• The Railway Children, by Edith Nesbit
  • The Story Girl and The Golden Road, both by L.M. Montgomery - be sure to get the "real" ones, not the Disney-ized versions. :-)
  • The Boxcar Children, by Gertrude Chandler Warner - There are so many in this series, but my favorite is The Yellow House Mystery.
  • All-of-a-Kind Family, by Sidney Taylor - There are several in this series, but each book can be read alone.
  • The Betsy-Tacy series, by Maud Hart Lovelace
  • The BFG, Fantastic Mr. Fox, James and the Giant Peach, and a few others by Roald Dahl - These books are hilariously creative, but the humor occasionally - and only occasionally - becomes vulgar.
  • The Grandma's Attic series, by Arleta Richardson
  • The Boyhood of Ranald Bannerman, by George MacDonald
  • The Little House series, by Laura Ingalls Wilder
  • Little House: The Rocky Ridge Years series, by Roger Lea MacBride
  • Once Upon a Summer, by Janette Oke - for middle-grade & teens
  • The Animal Friends series, by Janette Oke - These have been edited since I last read them, but the originals were very good!
  • The American Girls series Felicity, Kirsten, Molly, Addy, & Samantha - I can't vouch for the newer series, but these five were wholesome reads for younger girls.
  • The Bronze Bow, The Witch of Blackbird Pond, & The Sign of the Beaver by Elizabeth George Speare - The second one is not really about a witch, just so you are aware!
  • Johnny Tremain, by Esther Forbes
  • The Door in the Wall, by Marguerite De Angeli - a beautiful, encouraging story that just becomes richer as you grow older.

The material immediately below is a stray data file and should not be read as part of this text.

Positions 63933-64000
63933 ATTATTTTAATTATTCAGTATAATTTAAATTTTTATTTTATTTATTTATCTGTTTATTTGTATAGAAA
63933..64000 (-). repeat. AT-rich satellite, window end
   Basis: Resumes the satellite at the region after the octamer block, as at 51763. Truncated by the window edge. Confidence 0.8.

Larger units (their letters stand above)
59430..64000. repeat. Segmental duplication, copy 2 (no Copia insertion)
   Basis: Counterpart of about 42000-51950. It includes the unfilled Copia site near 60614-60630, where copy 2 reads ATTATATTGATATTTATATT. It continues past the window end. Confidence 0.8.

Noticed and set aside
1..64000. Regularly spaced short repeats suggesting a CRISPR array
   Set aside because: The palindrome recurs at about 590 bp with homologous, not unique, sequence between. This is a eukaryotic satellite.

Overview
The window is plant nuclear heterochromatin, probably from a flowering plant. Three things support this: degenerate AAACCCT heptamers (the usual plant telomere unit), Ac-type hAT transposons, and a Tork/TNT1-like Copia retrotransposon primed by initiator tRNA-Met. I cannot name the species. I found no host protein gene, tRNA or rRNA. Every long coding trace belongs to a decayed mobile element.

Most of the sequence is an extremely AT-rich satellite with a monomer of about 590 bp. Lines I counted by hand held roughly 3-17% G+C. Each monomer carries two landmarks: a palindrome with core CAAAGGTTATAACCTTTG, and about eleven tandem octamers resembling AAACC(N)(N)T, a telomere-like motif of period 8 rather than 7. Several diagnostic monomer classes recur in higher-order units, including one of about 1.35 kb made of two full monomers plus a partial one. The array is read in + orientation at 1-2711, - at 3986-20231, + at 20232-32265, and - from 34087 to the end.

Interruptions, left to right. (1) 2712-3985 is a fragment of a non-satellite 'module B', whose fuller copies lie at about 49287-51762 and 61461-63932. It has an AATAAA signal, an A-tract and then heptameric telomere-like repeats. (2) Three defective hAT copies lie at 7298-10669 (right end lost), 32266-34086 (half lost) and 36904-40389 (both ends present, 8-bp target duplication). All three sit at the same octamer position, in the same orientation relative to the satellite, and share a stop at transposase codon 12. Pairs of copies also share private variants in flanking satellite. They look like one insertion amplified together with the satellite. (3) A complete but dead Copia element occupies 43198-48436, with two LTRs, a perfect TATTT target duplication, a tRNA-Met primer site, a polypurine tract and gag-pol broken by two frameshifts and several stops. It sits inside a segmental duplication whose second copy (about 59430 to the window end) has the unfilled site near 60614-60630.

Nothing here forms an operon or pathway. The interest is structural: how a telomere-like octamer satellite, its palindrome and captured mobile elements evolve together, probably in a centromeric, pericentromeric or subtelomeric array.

For adventure and/or fantasy:

  • The Cooper Kids Adventure series, by Frank Peretti - FYI: These can be very frightening at times due to the spiritual nature of some of the adventures.
  • The Spirit Flyer series, by John Bibee - Again, sometimes frightening, especially in the later books, but so worth the read and discussions that will ensue! :-)
  • The Chronicles of Narnia, by C.S. Lewis - So excellent that there are no words.
  • The Hobbit, by J.R.R. Tolkien
  • The Bracken Trilogy, by Jeri Massi
  • The Iliad & The Odyssey, by Homer - Yes, I challenge you to read them for fun, not for schoolwork.
  • The Once & Future King, by T.H. White - for older {mid-to-upper} teens due to mature themes
  • The Princess and the Goblin & The Princess and Curdie, by George MacDonald - not just for girls, despite the feminine title character!
  • The Borrowers series, by Mary Norton

Whew! That's a pretty good start, isn't it? I'm sure I'll be adding to this list as I remember more.

Now a question for you, dear readers: What favorite books do you remember from your childhood? Why did you like them so?

Friday, July 4, 2014

Looking Ahead + Elisha Press Giveaway Winner


Looking Ahead...

I've been busy as a proverbial bee this week, so there is very little in the way of a blog post for you, my friends! :-) However, I thought you might like to see this pic that reminded me so very much of Lady Tarian ... Looking forward to writing the sequel to The House of Mercy perhaps this late fall/winter, Lord willing. And Lady Tarian seems to insist on playing a large role in that sequel, which some of you will be most happy to hear. :-) Meanwhile, I'm pinning away {different from "pining" away - see the difference a letter makes?} - this is one of my "pins" - and I would LOVE to have you follow along: click here.

I'm delighting in some of the boards I'm currently following - the picture of Lady Tarian comes courtesy of fellow author-friend Rachel Rossano's fascinating boards.

Meanwhile, we have the Elisha Press giveaway winner to announce!

With over 200 raffle entries, the winner is...

a Rafflecopter giveaway

Please look for an e-mail from me soon, Kris!

Happy Independence Day!

May you have a blessed week.